For two decades, researchers have been required to register clinical trials that use any U.S. federal funding at ClinicalTrials.gov before they begin the study. The requirement grew out of a 1997 law aiming to increase transparency with studies that tested drugs, procedures or other treatments on people.
Researchers had to include the planned protocol, including endpoints, when registering their trial. If the endpoints changed during the trial, their registration had to be updated, including the reasons for the change. As of 2007, the law required all trial registrations to be completed within a year after the trial began, regardless of the trial results. Continue reading
Pharmaceutical companies are turning to doctors in private practice to promote their products as universities have developed conflict-of-interest policies that limit their doctors’ activities, according to the latest report from John Fauber of the Milwaukee Journal Sentinel.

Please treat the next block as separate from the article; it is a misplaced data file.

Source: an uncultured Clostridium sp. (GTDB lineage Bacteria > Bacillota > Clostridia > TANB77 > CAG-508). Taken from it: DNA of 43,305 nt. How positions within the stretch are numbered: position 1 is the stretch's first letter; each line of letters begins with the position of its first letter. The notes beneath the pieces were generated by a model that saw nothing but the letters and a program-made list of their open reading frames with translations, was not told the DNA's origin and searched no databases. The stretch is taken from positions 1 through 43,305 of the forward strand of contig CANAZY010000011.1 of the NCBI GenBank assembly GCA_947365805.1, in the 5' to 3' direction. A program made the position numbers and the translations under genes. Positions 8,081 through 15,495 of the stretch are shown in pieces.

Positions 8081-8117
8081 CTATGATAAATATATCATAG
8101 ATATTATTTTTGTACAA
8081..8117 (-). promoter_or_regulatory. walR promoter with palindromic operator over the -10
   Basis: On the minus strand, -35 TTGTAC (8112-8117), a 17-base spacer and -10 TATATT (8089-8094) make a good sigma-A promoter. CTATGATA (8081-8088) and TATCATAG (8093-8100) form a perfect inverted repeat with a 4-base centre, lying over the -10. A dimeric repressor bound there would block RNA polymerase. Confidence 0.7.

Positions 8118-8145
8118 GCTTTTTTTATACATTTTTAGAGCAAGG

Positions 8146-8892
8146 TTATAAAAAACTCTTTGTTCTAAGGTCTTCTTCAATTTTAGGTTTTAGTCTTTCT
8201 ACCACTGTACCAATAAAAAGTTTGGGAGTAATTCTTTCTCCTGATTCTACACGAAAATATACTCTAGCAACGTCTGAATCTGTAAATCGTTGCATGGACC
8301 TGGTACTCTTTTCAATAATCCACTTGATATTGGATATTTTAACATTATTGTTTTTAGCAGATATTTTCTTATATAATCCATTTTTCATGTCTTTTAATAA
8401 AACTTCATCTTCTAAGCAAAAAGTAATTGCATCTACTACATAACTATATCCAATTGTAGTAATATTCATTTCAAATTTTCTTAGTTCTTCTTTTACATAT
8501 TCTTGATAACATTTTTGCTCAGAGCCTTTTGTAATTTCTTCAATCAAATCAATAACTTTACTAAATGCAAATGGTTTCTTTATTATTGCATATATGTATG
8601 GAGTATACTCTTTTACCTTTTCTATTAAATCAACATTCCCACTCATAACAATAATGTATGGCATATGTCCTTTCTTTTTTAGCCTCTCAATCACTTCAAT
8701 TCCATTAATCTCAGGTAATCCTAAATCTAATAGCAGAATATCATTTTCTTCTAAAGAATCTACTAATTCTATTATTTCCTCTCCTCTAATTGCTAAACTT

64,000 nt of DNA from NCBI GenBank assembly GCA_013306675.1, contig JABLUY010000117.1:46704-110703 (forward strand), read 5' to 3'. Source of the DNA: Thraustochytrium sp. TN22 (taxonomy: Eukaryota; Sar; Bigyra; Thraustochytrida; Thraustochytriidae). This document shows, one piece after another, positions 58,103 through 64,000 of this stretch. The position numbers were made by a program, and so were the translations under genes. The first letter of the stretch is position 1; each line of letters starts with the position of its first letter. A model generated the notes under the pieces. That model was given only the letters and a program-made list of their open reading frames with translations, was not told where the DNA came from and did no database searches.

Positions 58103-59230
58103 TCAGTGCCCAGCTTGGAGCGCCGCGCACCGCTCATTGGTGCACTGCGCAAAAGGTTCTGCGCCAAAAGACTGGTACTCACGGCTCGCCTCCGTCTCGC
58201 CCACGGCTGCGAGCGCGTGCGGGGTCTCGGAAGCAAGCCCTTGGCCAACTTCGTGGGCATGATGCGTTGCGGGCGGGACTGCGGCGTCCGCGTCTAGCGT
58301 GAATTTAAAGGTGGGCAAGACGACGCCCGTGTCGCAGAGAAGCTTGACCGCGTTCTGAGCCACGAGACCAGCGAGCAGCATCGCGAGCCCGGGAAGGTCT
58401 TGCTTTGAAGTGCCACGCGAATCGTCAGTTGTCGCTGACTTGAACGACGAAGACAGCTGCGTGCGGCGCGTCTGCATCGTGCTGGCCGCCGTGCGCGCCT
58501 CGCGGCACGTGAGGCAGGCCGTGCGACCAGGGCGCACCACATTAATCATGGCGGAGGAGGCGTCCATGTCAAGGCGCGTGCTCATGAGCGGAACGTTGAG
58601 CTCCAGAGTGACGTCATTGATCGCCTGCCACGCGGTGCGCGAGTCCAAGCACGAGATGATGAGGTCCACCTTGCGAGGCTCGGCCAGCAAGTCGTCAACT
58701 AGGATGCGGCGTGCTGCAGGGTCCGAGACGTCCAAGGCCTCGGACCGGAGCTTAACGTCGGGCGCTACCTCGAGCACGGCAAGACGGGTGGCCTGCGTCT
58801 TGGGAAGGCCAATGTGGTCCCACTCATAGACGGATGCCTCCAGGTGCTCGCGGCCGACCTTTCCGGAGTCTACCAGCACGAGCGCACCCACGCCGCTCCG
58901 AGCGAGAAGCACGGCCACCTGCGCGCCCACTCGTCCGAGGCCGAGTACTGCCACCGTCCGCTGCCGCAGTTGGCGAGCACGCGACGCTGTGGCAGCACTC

Fauber, who has been covering conflicts of interest in medical research for more than a year, reports that “So much money is at stake that in January one academic doctor resigned his job at Harvard rather than give up his speaking income.”
Medical schools can restrict doctors who work for them from advocating particular drugs and can require that they inform patients of their ties to drug companies, but private physicians have no such obligations.
In previous articles, Fauber has reported on University of Wisconsin doctors who were making six-figure sums from drug and medical firms by serving as consultants or doing promotional speeches.
Critics say the talks can be biased and contribute to spiraling health care costs by promoting the use of expensive brand-name drugs over generics. The practice, according to critics, also leads to more non-approved and potentially harmful use of those drugs, so-called off-label prescribing.